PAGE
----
In view of these observations, both – the necessity and impact of preventive measures become clear. Studies confirm the benefit of preventive intervention strategies of allergic rhinitis and asthma in specifically sensitized infants with atopic eczema with oral antihistamines (4, 5). Another promising preventive approach is the early induction of sublingual or subcutaneous immunotherapy to avoid the development of additional sensitizations and slow down the conduction of the atopic career (6, 7). Further on it has been shown in one study that treatment of children at risk until a time period of 6 month after birth with probiotics was effective in prevention of early atopic disease (8).

It is obvious that the identification of early markers of atopy in cord blood (CB) of newborns at delivery would offer the possibility of effective prevention strategies in subjects at risk. Therefore much effort has been made to identify putative predictors of atopy in the human CB. In this manner outstanding pathophysiological factors contributing to atopic disorders have been investigated in CB which will be reviewed here.

Cord blood IGE levels

  1. Top of page
  2. Abstract
  3. Cord blood IGE levels
  4. Soluble mediators of atopy in cord blood
  5. Hygiene hypothesis and cord blood
  6. Polyunsaturated fatty acids
  7. Cytokine production of cord blood mononuclear cells
  8. The impact of antigen presenting cells
  9. Genetics and atopy
  10. Conclusion
  11. Acknowledgments
  12. References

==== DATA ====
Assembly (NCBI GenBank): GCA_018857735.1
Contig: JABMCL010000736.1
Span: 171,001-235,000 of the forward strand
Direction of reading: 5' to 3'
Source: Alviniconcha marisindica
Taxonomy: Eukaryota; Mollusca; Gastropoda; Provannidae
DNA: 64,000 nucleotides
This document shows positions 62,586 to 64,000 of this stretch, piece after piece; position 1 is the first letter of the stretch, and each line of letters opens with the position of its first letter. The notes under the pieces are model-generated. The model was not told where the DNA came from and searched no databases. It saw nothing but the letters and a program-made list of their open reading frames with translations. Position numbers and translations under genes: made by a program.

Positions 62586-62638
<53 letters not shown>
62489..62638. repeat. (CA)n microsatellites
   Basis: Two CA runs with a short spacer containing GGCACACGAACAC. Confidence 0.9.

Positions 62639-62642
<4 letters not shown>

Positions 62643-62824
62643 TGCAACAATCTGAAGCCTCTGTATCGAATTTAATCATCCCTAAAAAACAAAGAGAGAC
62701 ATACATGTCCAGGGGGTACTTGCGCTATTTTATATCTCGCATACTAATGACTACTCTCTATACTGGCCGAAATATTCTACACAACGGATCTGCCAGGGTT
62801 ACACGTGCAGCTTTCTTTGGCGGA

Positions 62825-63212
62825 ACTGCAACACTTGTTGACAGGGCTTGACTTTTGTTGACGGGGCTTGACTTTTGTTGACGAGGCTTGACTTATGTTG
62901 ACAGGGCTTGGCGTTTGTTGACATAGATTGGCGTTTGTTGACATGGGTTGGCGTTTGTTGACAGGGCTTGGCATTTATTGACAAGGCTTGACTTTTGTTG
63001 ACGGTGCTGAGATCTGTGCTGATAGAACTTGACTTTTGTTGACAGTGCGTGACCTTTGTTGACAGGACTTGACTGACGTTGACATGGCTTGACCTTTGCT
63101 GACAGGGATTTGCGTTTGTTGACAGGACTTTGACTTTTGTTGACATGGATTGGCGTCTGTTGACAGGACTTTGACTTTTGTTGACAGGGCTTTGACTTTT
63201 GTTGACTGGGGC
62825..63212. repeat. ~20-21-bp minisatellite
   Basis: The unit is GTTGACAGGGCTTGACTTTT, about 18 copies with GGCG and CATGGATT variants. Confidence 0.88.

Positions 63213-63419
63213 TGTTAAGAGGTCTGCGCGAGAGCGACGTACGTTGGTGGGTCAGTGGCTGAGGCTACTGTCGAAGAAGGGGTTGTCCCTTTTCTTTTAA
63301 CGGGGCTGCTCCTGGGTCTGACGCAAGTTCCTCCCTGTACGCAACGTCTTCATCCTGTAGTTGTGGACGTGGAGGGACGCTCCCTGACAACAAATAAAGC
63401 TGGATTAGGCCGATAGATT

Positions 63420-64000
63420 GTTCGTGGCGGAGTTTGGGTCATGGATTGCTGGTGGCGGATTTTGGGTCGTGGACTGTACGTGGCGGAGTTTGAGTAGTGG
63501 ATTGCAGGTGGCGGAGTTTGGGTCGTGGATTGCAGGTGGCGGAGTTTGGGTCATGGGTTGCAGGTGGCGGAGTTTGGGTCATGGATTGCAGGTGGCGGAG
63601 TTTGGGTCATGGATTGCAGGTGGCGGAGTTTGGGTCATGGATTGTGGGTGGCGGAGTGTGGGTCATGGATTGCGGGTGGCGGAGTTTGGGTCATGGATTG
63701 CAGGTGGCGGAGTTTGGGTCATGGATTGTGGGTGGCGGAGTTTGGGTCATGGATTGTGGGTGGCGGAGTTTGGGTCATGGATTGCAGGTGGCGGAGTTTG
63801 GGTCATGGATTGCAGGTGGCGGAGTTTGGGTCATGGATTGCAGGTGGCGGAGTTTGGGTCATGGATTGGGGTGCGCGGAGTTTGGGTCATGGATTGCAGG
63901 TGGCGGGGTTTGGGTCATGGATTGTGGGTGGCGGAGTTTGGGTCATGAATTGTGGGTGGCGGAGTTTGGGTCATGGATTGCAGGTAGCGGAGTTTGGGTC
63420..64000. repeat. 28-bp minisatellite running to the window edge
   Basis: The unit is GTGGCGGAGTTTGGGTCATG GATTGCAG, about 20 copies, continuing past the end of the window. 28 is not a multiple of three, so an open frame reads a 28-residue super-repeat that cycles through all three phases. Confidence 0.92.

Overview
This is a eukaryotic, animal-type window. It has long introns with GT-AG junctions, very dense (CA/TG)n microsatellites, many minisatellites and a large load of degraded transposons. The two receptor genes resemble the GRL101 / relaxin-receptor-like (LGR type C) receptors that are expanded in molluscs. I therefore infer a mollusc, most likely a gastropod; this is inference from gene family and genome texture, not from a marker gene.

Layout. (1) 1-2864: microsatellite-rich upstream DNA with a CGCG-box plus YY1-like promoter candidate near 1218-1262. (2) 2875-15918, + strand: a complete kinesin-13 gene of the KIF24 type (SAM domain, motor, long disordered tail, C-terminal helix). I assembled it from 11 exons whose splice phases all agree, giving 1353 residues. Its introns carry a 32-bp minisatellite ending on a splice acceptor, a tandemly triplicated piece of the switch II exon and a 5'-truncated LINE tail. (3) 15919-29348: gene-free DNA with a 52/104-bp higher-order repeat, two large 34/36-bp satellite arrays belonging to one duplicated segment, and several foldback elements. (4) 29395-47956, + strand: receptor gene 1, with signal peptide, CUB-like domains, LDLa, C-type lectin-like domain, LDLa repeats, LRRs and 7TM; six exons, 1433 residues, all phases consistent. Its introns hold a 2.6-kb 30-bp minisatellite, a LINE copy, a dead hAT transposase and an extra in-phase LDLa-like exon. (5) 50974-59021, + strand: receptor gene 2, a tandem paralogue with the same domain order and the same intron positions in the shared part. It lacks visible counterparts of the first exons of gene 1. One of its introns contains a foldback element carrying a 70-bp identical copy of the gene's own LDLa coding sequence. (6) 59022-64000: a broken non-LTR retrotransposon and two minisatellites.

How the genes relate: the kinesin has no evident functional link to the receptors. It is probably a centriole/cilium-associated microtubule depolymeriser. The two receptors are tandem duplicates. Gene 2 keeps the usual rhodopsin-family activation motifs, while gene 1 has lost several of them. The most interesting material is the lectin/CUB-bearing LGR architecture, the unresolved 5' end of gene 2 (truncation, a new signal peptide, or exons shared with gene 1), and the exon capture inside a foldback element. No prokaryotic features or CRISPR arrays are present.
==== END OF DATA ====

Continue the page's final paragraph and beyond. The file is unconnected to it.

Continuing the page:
Atopic disorders are closely linked to elevated serum IgE levels in affected individuals. It is assumed that IgE is not only involved in mediating type I allergic reactions such as in AB and AR but also in type IV allergic reactions which underlie AE (9). Evaluating cord blood IgE (CBIgE), it is important to emphasize that IgE levels in cord bood (CB) profoundly differ from those in adults. Whereas IgE serum levels greater than 100–150 kU/l are considered as elevated in adults, cut-off values in CB are not that clear in the present literature and differ between studies. Further on the follow-up time span for diagnosis of atopy vary in some studies. In one promising report during the early 80th of the last century around 80.0% of newborns with cord blood IgE (IgE) higher than or equal to 0.9 kU/l developed atopic disease before 6 years of age (10). Moreover another study in a large cohort of 1701 newborns reported that 70% of infants with an initially high CBIgE developed atopic diseases within 18 months (11). Another study choosing different CBIgE cut-off values (0.3, 0.5, 0.8, 1.1 kU/l) did not find an increased number of atopy affected infants among those with elevated CBIgE irrespective of the chosen cut-off value. However, in this study the follow-up time span was 18 months which might have been too short and the diagnosis atopy included both IgE and non-IgE mediated disease (12). Nevertheless the same authors could find in the same cohort a correlation between atopy diagnosed by atopic disease combined with elevated total IgE until 18 month of age and elevated CBIgE. In this context, the lowest suggested CBIgE cut-off value (0.3 kU/l) was superior although showing a poor specificity (13). In contrast, a different 18 months follow-up study with high CBIgE cut-off values of 1.2 kU/l raised specificity of CBIgE to 95%, while the sensitivity remained low (14). While the sensitivity might increase by lowering CBIgE cut-off values the specificity decreases which degrades the importance of CBIgE as a predictive factor for atopy. Depending on the cut-off CBIgE level the positive predictive value for atopy ranged between 20 and 95% with altogether very low sensitivity (12–16) so that elevated CBIgE by itself seem to be insufficient as a reliable predictive factor for atopy.